What are demised premises in a lease contract?

Last updated: June 2023 | 3 min read

Demised premises meaning

The term demised premises means the space or the property let to a tenant under a lease agreement.

In the context of leasehold property ownership, it means the property owned by the leaseholder.

The word demise comes from the Latin verb dimittere, meaning to send away. Within a legal context it means to transfer an estate, and within the context of a lease, to transfer an interest in real property - land and/or buildings - from a landlord (or freeholder) to a tenant (or leaseholder).

Using the word has an implied operative effect in a lease that the tenant has a right of quiet enjoyment of the property.

The term is used less commonly, particularly in short-term tenancy agreements, because it is seen as legal jargon. It may still appear in business leases, but most modern contracts, whether residential or commercial, are more likely to refer to the 'property', the 'premises' or the 'leased premises' to mean the physical extent of what is rented.

How might demised premises be defined?

The subject of any lease or rental agreement needs to be defined clearly.

Reference to address

This could be done by reference to a property address, such as Flat B, 10 George Close, London, W1 1FG.

But the potential issue with an address alone is that it might not sufficient to describe the property boundaries. There may be additional land, for example.

Reference to title number

If the property is registered at the Land Registry, it may be able to reference the title number. But some properties are not registered.

By redline

Another method might be to define the outline of the property on a plan, usually by colouring the boundary edges in red (a practice known as redlining to architects).

The risks in defining the property by a plan are that the plan covers the property in sufficient detail (for example, over multiple floors in a building) and that the plan gives the correct representation of the property at the time of agreement.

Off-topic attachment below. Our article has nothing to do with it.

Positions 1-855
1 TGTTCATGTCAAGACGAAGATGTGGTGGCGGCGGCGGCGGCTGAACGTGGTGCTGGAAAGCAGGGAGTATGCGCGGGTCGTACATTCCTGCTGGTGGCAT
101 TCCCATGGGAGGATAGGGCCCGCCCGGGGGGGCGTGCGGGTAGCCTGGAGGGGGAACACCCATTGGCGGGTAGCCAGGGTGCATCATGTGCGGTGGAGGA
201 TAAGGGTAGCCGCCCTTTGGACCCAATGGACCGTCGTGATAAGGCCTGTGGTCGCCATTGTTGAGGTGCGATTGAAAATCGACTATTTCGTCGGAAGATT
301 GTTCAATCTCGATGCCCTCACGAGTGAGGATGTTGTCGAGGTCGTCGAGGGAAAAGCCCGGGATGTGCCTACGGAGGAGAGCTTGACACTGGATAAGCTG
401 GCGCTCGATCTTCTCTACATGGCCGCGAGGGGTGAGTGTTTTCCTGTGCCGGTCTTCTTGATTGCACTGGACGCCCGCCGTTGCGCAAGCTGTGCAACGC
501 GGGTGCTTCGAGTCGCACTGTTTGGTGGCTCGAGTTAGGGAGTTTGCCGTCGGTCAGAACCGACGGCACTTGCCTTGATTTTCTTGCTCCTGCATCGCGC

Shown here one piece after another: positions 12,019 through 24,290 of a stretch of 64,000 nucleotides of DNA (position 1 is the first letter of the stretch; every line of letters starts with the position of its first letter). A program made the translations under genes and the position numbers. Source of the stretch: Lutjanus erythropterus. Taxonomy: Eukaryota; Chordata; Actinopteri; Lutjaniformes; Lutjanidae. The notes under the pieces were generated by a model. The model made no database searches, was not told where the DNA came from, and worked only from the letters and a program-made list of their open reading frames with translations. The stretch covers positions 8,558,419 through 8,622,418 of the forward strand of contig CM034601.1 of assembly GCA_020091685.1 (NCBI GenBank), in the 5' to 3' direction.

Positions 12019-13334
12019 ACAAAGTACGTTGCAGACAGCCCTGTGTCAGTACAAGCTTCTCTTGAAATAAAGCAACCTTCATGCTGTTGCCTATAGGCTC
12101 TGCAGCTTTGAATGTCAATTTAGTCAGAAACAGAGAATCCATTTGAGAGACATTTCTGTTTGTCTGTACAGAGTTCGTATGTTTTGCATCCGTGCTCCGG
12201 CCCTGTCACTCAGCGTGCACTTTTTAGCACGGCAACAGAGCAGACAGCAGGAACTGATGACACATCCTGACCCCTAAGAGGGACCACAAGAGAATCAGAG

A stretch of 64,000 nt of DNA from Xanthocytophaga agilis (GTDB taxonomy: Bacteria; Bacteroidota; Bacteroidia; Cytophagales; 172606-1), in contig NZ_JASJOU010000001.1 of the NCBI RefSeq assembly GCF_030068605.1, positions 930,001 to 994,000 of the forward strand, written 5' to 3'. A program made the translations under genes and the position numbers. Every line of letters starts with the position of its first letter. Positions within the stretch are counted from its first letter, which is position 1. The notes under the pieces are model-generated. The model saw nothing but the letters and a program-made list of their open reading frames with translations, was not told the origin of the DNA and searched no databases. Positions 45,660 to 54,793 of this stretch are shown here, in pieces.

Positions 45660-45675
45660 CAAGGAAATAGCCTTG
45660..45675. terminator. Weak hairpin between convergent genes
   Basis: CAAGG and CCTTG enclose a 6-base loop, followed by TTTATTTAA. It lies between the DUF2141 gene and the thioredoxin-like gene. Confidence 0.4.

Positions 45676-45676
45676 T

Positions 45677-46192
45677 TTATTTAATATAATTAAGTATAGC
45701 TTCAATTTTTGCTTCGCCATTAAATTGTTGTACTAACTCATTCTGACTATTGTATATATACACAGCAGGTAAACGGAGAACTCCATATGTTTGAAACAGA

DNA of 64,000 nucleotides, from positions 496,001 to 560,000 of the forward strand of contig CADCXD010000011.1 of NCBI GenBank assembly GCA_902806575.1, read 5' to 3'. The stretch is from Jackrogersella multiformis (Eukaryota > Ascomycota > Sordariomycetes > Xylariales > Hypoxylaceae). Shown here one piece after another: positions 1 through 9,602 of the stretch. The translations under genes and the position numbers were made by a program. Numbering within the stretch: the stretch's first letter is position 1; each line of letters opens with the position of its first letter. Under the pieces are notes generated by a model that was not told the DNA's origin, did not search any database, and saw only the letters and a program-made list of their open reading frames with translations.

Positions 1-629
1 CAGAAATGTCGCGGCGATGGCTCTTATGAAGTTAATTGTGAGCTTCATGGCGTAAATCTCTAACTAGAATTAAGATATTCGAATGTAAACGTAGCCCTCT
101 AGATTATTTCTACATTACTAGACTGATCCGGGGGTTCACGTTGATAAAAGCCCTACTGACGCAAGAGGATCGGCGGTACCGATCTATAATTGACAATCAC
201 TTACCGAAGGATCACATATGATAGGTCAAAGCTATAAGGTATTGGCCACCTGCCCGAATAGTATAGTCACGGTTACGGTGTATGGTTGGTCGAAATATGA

We have mediated arguments arising where the use of a very thick red line obscures on which side of a path a boundary lies; where one marked plan differs to another (supposedly the same property); and where a marked plan in a lease includes property that does not belong to the landlord (and therefore couldn't be let).

Description in words

The last method of identifying a demised premise is to describe it in words. Depending on the complexity of the property, a written description may be lengthy and difficult to interpret. Fixed points such as fence posts may change over time.


Because each method has downsides, lawyers tend to use a combination of all of these to describe the demised premises. That way, where one method is weak, another can provide clarity.

Why is defining the demised premises important?

The purpose of a lease (or a tenancy agreement) is to set out in writing out the rights and obligations of the landlord and the tenant to each other and in respect of the demised premises.

These rights have value, which is why a tenant agrees to let the premises in the first place.

But you can't define rights if you haven't clearly defined the property to which they relate. Do tenants have a right to park in all parking areas, just some, or none? Who is responsible for carrying out repairs? Are non-structural alterations to internal walls allowed?

There are many reasons why being specific benefits all sides.

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